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  1. #1
    Hagiographically Advantaged AW Moderator HapiSofi's Avatar
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    This is nothing like an official FAQ

    INDEX

    Message #1: Assessing agents and publishers who leave no trace in the world. Also: Agents who claim their client list or sales record is confidential information. Also: Agents who claim they'll represent poetry or short stories. Also: Will your book get more attention at a small publishing house than at a large one?

    Message #2: Is it true that you have to have your manuscript "professionally edited" before you can submit it to a publisher?

    Message #5: A well-known scammer is threatening to sue me for saying he's crookeder than a dog's hind leg. Should I worry?

    Message #6: A scammer has my manuscript, and I'm afraid he's going to steal it.

    Messages #10-11, #15: Clarifying the part about agents, editors, and publishers having histories and leaving footprints.

    Message #13: Why you should read Jenna Glatzer and Daniel Steven's The Street Smart Writer: Self Defense Against Sharks and Scams in the Writing World.

    Message #20: What does "Premium Publishing Company" mean? Also: How to tell whether a prospective publisher gets real distribution. Also: What is Ingram? Also: What's the difference between being available at bookstores, and being distributed to bookstores nationwide?

    Message #21: How can I get back the rights to my book if it's gone out of print or my publisher has gone out of business?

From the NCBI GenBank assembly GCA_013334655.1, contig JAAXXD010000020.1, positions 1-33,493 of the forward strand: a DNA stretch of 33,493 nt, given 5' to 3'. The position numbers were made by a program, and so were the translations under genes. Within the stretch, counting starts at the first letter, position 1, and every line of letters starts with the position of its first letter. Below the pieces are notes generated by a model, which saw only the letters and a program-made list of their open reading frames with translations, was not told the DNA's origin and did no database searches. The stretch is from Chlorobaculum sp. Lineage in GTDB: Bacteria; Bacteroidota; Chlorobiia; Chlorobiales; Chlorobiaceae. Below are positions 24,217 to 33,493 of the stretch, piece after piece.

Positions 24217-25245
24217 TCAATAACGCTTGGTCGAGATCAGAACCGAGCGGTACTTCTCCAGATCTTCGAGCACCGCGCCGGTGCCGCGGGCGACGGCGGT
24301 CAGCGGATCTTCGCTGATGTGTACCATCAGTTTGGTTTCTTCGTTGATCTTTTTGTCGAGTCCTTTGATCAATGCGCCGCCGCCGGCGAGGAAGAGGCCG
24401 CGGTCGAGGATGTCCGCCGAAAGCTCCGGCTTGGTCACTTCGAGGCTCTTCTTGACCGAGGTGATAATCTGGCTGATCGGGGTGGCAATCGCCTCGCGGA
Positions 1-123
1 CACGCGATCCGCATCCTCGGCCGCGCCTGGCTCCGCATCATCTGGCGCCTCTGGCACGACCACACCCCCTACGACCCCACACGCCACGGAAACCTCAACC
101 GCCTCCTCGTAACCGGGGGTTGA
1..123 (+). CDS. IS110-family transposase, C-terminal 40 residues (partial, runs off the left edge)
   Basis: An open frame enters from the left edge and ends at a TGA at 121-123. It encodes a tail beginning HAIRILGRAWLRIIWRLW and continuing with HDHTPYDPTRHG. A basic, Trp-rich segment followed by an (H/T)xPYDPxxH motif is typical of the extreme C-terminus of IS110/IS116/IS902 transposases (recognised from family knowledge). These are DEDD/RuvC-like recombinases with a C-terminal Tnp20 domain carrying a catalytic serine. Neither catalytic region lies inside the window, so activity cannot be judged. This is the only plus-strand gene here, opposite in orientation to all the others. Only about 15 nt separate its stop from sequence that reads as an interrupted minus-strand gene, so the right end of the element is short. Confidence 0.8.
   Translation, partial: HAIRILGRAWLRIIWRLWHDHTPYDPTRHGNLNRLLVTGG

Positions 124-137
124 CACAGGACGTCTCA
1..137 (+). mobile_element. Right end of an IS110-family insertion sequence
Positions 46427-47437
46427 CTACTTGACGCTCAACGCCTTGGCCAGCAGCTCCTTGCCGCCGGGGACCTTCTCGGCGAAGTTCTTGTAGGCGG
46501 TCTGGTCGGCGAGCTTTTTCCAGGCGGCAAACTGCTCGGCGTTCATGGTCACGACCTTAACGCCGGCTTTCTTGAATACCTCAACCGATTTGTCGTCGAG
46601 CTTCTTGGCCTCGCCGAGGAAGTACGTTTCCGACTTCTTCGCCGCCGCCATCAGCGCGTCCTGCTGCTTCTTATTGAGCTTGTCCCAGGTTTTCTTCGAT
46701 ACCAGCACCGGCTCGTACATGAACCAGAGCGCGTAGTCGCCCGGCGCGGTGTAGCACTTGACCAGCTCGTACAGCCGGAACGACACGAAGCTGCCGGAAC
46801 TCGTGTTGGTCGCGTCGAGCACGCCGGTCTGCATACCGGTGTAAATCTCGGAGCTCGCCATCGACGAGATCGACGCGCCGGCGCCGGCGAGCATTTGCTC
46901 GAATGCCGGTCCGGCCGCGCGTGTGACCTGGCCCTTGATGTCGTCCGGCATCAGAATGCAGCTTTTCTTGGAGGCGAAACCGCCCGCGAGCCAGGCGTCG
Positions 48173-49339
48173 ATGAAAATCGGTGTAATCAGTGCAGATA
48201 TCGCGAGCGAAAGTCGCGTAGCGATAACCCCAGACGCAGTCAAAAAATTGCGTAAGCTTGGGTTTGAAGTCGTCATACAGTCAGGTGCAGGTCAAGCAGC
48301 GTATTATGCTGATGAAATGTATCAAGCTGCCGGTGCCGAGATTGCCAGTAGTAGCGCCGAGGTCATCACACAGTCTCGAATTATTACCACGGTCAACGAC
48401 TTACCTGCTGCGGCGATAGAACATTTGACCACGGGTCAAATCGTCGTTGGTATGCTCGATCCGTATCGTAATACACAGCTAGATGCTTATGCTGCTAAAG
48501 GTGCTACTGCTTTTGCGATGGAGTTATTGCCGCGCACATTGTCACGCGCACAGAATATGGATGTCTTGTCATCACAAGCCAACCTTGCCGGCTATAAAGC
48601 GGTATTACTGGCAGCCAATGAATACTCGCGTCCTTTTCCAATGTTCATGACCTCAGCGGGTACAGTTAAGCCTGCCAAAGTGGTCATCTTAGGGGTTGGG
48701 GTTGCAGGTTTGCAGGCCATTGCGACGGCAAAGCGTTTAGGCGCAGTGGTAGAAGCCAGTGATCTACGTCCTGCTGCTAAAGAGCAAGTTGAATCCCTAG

Message #22: What's the best way to avoid having to go through the slush pile?

    Messages #24-25: There are many questions about writing contests. They all have the same answer.

    Message #33: Why an honest and well-meaning agent who charges fees is still a bad bet.

    Message #35: I'm trying to sell my projected six-volume fantasy series.

    Message #40: Is it true that the publishing industry is on the verge of collapse?

    Message #41: Do I need to start a weblog to promote my work?

    Message #45: Can I build a writing career by self-publishing and self-promoting my work?

    Message #46: Is it worth it to get reviews from sites you pay?

    Message #53: Definitions: independent publisher, privish/privishing, and bestseller.

    Message #56: Bad self-promotion methods: spamming, disaster tie-ins, and fake reviews.

    Message #78: What makes readers decide to buy books, and how can I get them to buy more of mine?

    Message #80: How much will a "virtual author tour" of weblogs improve my sales?

    Message #81: How about promoting my book via podcasts, streaming media, video trailers, or other exotic book promotion schemes?

    ==========================================
    ==========================================

    Q. An agent, Kirlian Muesli, has contacted me. She says she wants to represent my work. I've looked her up in Google and I can't find a bad word about her. In fact, I can't find any word about her. That must mean she's okay, right?